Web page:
Unenforceable Rules

An excerpt from
12 More Stupid Things That Mess Up Recovery

by Allen Berger, PhD., Hazelden Publishing

Optimal Recovery and Emotional Sobriety | Unenforceable Rules (Part Three)

Part three of a four part series on Optimal Recovery and Emotional Sobriety

If we accept this notion,

It is a spiritual axiom that whenever we are disturbed, no matter the cause, there is something wrong with us,

then it means that whenever we are upset we have a chance to discover one of our demands or unenforceable rules. This type of an attitude towards our problems will help us become more aware of our fatal and crippling expectations. You see our expectations are not that obvious, most of them operate outside of our awareness and most of them have their origin in our childhood.

Dr. Alexander Lowen, the founder of Bioenergetics, made a brilliant clinical observation. He concluded that,

When we suffer a loss or trauma in our  childhood that threatens or undermines our sense of security and self-acceptance, we will demand that our future reverses the experiences of our past.

We generate this expectation to create hope which in turn ensures our existence. We adopt this attitude to remain as whole as possible. Because without the hope that our future could be different, there would be no reason to go on living. We’d give up. There’s be no reason to live.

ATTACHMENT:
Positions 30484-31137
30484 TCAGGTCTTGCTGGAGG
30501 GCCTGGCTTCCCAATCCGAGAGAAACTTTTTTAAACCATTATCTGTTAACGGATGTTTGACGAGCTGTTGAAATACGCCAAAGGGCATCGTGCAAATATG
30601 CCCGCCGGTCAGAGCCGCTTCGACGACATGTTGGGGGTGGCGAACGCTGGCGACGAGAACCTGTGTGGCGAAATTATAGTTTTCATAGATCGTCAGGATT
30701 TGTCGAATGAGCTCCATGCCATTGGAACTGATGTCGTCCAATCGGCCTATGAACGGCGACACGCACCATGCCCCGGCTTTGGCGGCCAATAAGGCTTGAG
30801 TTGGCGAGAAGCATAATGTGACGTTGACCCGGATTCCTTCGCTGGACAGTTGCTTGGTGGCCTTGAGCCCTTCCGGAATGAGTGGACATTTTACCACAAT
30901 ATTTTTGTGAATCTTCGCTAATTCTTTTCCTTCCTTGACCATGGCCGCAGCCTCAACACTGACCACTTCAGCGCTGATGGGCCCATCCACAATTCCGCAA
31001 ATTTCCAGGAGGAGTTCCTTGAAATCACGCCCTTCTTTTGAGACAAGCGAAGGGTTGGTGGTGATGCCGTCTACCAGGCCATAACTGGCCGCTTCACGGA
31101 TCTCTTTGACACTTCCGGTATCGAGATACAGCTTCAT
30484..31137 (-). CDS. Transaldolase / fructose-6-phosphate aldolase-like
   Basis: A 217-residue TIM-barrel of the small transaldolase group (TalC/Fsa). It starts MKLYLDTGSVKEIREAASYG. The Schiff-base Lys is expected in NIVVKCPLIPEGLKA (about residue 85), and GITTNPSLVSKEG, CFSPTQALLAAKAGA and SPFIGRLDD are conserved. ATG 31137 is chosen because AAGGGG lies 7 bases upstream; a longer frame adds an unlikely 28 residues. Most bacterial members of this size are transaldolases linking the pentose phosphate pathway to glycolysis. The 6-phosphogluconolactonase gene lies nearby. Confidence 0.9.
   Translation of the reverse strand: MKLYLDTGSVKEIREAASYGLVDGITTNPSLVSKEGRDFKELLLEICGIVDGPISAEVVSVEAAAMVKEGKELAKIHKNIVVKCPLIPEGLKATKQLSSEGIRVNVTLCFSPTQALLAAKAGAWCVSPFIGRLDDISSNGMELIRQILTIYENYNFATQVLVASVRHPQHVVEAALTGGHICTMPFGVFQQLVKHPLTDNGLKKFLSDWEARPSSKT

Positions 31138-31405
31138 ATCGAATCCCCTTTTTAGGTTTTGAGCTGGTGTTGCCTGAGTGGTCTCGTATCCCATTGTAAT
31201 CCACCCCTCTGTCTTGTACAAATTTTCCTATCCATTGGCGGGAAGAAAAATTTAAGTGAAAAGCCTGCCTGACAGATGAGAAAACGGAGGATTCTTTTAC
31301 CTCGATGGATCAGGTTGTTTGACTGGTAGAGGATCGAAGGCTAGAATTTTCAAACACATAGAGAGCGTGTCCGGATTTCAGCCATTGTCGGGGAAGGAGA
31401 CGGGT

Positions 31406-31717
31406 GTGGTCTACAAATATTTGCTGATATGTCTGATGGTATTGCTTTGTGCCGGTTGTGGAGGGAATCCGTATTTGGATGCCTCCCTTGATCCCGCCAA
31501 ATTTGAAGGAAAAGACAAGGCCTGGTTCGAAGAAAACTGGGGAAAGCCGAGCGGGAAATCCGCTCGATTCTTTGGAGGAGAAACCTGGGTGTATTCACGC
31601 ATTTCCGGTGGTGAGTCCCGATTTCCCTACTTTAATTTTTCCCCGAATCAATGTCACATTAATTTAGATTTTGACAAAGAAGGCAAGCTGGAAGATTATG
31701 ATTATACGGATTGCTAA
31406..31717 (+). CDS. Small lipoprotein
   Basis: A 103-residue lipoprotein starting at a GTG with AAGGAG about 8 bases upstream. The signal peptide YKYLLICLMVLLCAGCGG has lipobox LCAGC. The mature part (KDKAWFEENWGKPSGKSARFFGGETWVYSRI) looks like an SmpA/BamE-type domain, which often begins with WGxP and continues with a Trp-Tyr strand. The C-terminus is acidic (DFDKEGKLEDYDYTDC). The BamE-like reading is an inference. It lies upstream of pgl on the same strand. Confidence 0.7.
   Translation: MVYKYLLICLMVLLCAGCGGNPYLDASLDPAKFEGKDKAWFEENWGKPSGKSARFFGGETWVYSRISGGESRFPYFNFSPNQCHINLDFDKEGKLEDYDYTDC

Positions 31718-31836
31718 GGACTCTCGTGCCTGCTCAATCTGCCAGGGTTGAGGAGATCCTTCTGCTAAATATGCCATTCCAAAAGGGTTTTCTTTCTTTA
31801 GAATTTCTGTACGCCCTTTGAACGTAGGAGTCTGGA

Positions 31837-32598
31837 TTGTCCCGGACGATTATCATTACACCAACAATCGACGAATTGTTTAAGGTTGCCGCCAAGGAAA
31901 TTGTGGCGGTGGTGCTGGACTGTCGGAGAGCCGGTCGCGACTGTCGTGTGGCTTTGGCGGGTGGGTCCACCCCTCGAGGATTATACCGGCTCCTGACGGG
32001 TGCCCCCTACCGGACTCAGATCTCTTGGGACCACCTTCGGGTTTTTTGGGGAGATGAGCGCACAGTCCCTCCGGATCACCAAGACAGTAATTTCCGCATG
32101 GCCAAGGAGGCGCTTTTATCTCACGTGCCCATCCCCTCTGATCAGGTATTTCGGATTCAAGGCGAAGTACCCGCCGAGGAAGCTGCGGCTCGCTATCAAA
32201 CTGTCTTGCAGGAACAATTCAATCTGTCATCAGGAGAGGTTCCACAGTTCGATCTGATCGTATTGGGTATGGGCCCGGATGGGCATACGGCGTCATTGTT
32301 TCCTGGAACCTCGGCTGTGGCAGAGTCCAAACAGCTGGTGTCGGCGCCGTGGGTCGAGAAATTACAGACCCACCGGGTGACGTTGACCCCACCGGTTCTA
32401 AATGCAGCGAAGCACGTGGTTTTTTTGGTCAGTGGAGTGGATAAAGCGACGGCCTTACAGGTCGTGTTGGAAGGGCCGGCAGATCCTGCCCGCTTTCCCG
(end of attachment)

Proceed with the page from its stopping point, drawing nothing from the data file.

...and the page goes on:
This decision however is unconscious. We are not aware that we have created an unenforceable rule (requiring our future to reverse the experiences of the past) until we experience some event that does not conform to our expectations. Then we react.

Here are some of the expectations we impose on our future depending on the type of wound suffered in our childhood:

  • If we weren’t listened to as a child, we will expect everyone to listen to us.
  • If we weren’t respected, we will demand respect.
  • If we weren’t seen, we will demand to be seen.
  • If my feelings weren’t considered, we will expect to be considered.
  • If we weren’t loved, we will expect to be loved.
  • If we weren’t listened to, we will expect undivided attention when we are speaking.
  • If we weren’t loved, we will demand to be loved.
  • If we weren’t comforted, we will demand to be comforted when we are hurt or upset.

We seek that which we did not get in our childhood but needed for our development. We generate unenforceable rules as a way of trying to control our future to ensure that we get what we need. The problem is that we can’t control others and eventually they fail to meet our needs or rebel against our control. This is when sober suffering strikes.

READ PART ONE                    READ PART TWO                    READ PART FOUR